A long-standing Washington, D.C. donor has pledged to donate $1 million to the Boulder Crest Foundation in a matching challenge. The goal is to extend their ability to serve through vital services that target the needs of the military community.
Ken Falke is the founder and Chairman of Boulder Crest Foundation. He’s also the co-author of the best-selling book, Struggle Well: Thriving in the Aftermath of Trauma. Falke served in the United States Navy for 21 years where he was an Explosive Ordnance Disposal Technician before retiring as a Master Chief Petty Officer. Early in the War on Terror, he began to see the increasing numbers of wounded EOD troops. He started a consulting company that worked to serve their needs. “After taking care of about 11 families, my wife and I started something known as the EOD Warrior Foundation,” he shared. Falke spent 16 years taking care of physically wounded EOD troops before leaving the foundation.
Falke and his wife began hosting military families at their home for cookouts and nature trips. “One day my wife said, ‘Rather than having these families in our house, why don’t we build some cabins in the meadows?’ “We had 200 acres,” he explained. That idea his wife had is what started the whole initiative. In 2011, the Foundation was established with the mission of utilizing Post Traumatic Growth to target issues impacting the military community as a whole.
“It was the nation’s first privately funded wellness center for veterans and their family members. Our biggest donor was the Clark family of Clark Construction. They came to us three and half years ago and gave us a $10 million dollar gift and we bought a second facility in Arizona,” Falke shared. “We now have two beautiful centers and we do the exact same thing at both centers.”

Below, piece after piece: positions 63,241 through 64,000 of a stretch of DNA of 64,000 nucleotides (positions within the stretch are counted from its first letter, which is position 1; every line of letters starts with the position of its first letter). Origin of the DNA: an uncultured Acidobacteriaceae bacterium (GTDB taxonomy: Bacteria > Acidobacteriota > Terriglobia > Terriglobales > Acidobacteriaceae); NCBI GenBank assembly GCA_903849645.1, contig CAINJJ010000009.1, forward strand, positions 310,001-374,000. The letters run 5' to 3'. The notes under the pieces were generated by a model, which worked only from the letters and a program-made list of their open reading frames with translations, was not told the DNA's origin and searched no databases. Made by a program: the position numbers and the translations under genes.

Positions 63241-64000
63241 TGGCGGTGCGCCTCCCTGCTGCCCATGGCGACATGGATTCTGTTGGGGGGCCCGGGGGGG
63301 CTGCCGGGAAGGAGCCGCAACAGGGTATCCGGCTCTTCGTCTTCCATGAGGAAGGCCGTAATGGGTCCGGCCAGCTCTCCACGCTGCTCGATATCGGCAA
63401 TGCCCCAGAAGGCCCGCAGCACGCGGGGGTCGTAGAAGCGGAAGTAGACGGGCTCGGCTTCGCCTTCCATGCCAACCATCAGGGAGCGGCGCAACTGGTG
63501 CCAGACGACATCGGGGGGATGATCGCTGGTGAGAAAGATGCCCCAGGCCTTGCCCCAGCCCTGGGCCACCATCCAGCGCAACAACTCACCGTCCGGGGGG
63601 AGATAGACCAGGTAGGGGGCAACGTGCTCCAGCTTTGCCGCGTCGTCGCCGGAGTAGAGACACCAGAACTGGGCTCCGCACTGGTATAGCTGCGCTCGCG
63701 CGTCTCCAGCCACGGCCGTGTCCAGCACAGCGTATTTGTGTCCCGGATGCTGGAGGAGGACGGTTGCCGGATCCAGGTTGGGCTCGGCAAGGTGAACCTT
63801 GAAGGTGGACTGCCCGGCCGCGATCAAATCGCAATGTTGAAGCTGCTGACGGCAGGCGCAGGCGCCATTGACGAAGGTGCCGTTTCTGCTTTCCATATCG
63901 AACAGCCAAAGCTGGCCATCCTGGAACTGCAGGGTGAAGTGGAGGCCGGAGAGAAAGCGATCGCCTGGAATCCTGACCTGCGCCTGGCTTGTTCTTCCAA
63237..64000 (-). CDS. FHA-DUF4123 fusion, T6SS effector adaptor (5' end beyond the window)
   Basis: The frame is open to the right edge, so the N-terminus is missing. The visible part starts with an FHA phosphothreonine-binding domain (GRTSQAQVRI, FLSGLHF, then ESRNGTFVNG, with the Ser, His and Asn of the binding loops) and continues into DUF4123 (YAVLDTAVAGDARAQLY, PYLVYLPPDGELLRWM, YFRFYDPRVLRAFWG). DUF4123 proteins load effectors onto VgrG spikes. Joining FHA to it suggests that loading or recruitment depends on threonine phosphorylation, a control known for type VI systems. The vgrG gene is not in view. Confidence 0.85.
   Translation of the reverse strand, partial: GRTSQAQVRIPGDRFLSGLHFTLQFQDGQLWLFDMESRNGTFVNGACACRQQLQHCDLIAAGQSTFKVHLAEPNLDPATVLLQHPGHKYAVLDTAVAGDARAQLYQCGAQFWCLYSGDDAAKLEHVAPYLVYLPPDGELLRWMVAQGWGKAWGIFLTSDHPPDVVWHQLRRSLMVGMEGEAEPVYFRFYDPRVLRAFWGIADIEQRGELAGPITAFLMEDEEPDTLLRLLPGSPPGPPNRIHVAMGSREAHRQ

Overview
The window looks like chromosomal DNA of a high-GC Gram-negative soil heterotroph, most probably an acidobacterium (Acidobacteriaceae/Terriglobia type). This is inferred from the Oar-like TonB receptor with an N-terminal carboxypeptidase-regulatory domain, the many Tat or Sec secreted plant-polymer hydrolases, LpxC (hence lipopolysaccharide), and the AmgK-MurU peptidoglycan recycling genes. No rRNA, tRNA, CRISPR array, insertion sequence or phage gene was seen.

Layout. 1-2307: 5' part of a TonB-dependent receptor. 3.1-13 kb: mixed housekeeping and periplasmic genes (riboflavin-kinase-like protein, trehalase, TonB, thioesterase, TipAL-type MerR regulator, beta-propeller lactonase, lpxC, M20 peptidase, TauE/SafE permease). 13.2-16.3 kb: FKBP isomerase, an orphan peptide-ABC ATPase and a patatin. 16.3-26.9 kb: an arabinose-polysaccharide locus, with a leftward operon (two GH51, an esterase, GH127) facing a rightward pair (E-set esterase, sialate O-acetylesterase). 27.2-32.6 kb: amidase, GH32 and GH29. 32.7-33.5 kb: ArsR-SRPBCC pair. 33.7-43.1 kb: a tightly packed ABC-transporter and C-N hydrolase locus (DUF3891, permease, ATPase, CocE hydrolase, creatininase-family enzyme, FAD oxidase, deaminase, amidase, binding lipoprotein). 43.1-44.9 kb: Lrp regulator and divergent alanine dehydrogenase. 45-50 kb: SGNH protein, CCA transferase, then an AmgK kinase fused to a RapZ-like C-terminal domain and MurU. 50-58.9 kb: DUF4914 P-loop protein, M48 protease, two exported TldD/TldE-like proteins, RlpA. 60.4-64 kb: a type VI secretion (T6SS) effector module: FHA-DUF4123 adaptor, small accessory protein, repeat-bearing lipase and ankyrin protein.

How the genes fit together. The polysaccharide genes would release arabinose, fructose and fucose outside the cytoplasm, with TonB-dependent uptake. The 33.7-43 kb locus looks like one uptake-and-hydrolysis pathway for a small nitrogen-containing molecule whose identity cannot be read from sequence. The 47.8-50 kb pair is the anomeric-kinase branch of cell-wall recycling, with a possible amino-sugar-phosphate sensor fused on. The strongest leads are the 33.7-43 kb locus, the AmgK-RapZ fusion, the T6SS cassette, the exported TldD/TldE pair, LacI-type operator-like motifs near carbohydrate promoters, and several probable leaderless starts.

Kathryn Buckland is a major in the United States Army, stationed at Fort Irwin, CA. She personally knows the power that the support and resources Boulder Crest Foundation can provide. “Boulder Crest and the PATHH program gave me the permission to openly admit that I was struggling and that it was okay,” she explained. “For years, I would tell myself that I was unworthy of seeking help because there were others in more dire situations or who had experienced more trauma than I have that needed those resources and opportunities more. As an athlete, student and now Army Officer, I have spent the majority of my life training, yet I was never trained on how to struggle well.”
Struggling well is a key concept that the Boulder Crest Foundation teaches within their programs for the military community. They don’t do this alone either. Falke shared that it is through partnerships with many nonprofits and organizations that they are able to truly make a difference. “You can go a lot further together than you can on your own,” he stated.
Another thing the Foundation is working on is to remove the stigma associated with getting help, even if you haven’t seen combat. “I vividly remember when I did reach out for help, the individual peered over my shoulder to look at my uniform for either a combat action badge or combat medical badge, as if they could not understand why I was struggling if I had not been in engaged in combat over my deployment,” Buckland shared. “Not all veterans deploy and of those that do – not all have trauma directly related to their combat experiences, which is why it is critical to change the narrative about what our society perceives to be reasons for why our veterans are struggling.”
Although veterans have struggled for years with invisible wounds, it has continually worsened over time as the wars raged on. When the Boulder Crest Foundation saw the numbers increasing for suicides among veterans as the world battled the COVID-19 pandemic, it was spurred into action to do more. One of the ways they will be able to tackle the needs of so many is through the generosity of others through the matching challenge. When this $1 million dollar gift is matched, it will allow the organization to serve over 300 more veterans.
The organization has come a long way since its founding and has even opened their programs to the nation’s first responders and their families. The statement on their website says it all: We envision a world where all combat veterans, first responders, and their families have the training, skills and support they need to transform their struggle into lifelong Post-traumatic Growth.
To learn more about this organization and how you can support its efforts, click here.